Mykhailo Yakubovych: Ukrainian Islam In Three Realities

18/03/2015
Rate this article: 
(602 votes)
Tetyana
Tetyana's picture

Mykhailo Yakubovych, research officer at  National University of Ostroh Academy and the man who translated the Holy Qur’an to ukrainian, participated in press-conference “Transformational Processes In Ukrainian Muslim Community”, held at “UkrInform” Agency on February of 2015. He shares his thoughts about modern Islam in Ukraine, and those we offer to our readers.

I would like to describe the situation in Ukrainian Muslim communities in terms of continuous political confrontation in our country. It bears noting that as we divide Ukraine’s contemporary history in two periods, namely 1991 - 201302914, and 2014 and further, it’s obvious that the same division is good for the history of Islam in Ukraine. You may ask - why so? It may sound strange to someone, but Ukrainian Muslim communities are exactly the social groups most influenced by what is going on in Crimea and Donbass. In 2013, vast majority of Ukrainian Muslims lived in the South and the East of the country, mostly in Crimea.

After the latest events in Crimea and Donbass, we can speak about Ukrainian Islam in three realities. First reality is particularly Ukrainian, the second is Russian political and legal realities in Crimea, and Donbass is the third one, where Muslims are in an indefinite state, as some settlements are occupied by the pro-Russian troops and others controlled by Ukrainian army. Almost every second Muslim left the occupied Donbass and moved to other regions of Ukraine for the reasons of safety; almost 20,000 Crimean Tatars resettled to the continent.

I’ll start my review with analysis of Crimean situation. There was a strong religious administration on the peninsula, and it became the focus of interest after the annexation. Smaller structures either ceased to exist or transformed to some other state. Take for instance representatives of so-called Salafi communities: such organisations as Hizb-ut-Tahrir left the peninsula, as Russian policy lies in harassing the most active elements of the Muslim communities. People were being arrested and gone missing already. Amid this, new mosques are being open and some Islamic activities are held. But at the same time the most active members of the communities who either stood against Russian occupation or fall short of accepted Russian standards for the followers of Islam were forced to leave the peninsula. Religious Administration of Muslims of Crimea found itself amid a power struggle between different Russian Muslim religious Centres. The point is that there are about 90 Muftiates in Russia, and the largest of them (first of all, Central Religious Administration of Muslims of Russian Federation and the Council of Muftis of Russia) tried to persuade the RAMC to either allot or at least ally the RAMS. Delegations from Russia’s major political Muslim players visited Crimea one by one, and Muslims form Caucasus seemed to be the most successful. RAMC, however, preferred to stay neutral and refused to allot some larger structure.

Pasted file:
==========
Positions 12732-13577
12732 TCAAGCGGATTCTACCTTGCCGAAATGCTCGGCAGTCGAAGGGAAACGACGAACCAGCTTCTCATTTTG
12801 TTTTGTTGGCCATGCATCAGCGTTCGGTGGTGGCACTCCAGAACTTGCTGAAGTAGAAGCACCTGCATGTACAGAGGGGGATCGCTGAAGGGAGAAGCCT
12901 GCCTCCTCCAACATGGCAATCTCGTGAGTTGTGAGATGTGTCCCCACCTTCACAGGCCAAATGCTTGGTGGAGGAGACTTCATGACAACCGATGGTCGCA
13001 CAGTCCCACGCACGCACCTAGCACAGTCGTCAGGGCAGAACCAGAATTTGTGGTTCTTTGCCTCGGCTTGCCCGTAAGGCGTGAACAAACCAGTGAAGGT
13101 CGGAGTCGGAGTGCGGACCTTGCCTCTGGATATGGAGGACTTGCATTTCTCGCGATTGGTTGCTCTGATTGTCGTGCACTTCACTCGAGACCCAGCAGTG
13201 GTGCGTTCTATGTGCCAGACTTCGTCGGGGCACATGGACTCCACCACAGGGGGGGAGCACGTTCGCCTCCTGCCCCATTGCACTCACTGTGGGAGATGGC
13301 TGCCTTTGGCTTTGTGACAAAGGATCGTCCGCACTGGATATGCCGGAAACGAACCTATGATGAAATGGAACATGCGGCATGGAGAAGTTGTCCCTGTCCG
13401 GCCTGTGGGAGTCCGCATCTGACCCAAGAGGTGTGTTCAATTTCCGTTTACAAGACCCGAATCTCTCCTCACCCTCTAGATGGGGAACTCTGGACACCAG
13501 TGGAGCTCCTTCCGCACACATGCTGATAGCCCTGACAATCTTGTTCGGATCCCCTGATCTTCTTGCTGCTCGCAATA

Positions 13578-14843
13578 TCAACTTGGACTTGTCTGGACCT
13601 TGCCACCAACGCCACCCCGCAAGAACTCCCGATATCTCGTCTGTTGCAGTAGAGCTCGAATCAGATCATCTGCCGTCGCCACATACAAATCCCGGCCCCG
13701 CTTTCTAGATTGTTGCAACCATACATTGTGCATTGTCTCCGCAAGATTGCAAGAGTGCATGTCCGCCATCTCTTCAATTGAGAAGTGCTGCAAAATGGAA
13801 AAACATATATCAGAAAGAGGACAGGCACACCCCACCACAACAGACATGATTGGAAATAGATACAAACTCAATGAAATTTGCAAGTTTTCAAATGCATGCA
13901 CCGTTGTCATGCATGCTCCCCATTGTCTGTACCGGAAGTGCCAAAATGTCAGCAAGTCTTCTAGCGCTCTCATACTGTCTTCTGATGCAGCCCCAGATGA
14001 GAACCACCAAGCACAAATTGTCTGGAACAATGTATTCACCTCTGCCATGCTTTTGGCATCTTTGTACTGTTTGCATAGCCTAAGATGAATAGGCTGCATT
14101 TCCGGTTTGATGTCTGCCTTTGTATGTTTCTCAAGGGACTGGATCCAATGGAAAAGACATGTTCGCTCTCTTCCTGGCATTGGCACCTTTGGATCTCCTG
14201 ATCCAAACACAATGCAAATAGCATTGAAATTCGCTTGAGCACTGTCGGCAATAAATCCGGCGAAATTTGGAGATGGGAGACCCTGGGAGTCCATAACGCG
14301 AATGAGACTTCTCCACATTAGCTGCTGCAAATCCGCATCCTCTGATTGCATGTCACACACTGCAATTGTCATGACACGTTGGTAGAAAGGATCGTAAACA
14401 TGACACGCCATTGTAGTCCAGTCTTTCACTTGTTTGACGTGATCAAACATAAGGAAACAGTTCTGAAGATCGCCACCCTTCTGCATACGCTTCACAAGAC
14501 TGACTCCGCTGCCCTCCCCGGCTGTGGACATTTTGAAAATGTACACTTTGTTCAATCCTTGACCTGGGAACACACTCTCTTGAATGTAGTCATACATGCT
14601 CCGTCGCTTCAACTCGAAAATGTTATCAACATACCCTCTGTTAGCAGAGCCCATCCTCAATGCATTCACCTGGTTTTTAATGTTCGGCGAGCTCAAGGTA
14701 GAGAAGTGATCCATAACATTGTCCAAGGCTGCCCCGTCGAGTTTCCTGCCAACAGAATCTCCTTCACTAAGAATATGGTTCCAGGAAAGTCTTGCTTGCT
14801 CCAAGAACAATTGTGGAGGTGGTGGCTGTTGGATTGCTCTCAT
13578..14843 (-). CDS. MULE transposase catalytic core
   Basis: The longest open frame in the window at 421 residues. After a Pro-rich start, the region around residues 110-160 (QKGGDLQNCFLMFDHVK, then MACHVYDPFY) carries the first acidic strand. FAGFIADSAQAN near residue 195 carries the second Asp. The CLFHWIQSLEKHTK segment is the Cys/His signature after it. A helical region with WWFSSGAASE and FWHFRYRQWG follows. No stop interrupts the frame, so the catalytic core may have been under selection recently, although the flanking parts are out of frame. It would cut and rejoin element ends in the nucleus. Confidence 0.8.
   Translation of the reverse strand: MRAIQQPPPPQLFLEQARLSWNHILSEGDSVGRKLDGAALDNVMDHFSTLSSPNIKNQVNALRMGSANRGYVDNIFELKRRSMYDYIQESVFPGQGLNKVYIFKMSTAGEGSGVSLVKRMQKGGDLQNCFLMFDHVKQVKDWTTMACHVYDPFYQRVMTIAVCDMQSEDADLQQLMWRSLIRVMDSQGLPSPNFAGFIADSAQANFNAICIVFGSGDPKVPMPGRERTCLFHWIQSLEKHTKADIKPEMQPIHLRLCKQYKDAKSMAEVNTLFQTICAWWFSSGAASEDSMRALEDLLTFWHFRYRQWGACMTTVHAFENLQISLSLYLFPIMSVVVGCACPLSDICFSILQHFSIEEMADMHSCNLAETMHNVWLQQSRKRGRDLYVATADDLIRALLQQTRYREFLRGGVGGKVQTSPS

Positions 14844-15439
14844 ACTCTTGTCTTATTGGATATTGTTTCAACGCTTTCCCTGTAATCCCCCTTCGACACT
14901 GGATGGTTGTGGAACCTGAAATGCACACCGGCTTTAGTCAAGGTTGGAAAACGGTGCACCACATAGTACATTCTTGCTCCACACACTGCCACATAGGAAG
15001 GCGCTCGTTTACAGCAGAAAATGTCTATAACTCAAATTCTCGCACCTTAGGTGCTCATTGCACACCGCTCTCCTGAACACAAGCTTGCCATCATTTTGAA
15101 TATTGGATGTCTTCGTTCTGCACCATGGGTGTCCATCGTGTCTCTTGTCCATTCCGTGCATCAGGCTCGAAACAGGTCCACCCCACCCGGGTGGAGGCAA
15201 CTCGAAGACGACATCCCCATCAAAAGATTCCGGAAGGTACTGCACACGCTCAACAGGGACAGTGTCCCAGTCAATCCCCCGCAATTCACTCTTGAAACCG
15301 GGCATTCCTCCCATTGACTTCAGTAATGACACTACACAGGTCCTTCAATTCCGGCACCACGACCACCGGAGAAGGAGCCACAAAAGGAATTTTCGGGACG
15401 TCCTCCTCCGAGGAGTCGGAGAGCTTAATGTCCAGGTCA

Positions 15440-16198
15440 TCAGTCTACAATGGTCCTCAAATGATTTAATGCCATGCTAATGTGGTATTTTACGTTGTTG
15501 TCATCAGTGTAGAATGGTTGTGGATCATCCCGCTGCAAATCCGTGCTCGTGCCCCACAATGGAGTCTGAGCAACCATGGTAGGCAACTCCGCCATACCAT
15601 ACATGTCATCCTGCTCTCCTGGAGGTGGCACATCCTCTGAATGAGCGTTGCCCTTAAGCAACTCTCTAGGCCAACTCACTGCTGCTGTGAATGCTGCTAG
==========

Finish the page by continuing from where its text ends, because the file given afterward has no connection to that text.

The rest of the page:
Those processes look like dialogue now, however, RAMC would face the need to come down on the right side of the fence sooner or later, at it wood need some “protection” to speak to Russian authorities on their behalf and try to defend the rights of Crimean Muslims, as State attitude towards Muslims is completely different in Russia, and Crimea gets more and more integrated in that reality every day.

Things went slightly different in Donbass, where all pro-Ukrainian Muslim organisations unfortunately lose their influence and even can’t maintain constant communication in person. There were attempts of creating some “alternative Muftiates” and “Alternative Religious Administrations”. For instance, there was a little-known community “Edinenie” (Rus. “Unity”), whose head is being often referred by the press as “Mufti of DPR” (“Donetsk people’s Republic”). It’s an ongoing process, but certain part of Donbass Muslims didn’t stand against separatism, and some mosques even agitated for separate territories, and some Muslims, though very few, had sympathies for such ideas. It’s hard to say how disappointed those people may be now, but it’s obvious that Islamic factor will have further developments, and there will be an attempt to create some central Muslim Administration in some or other way.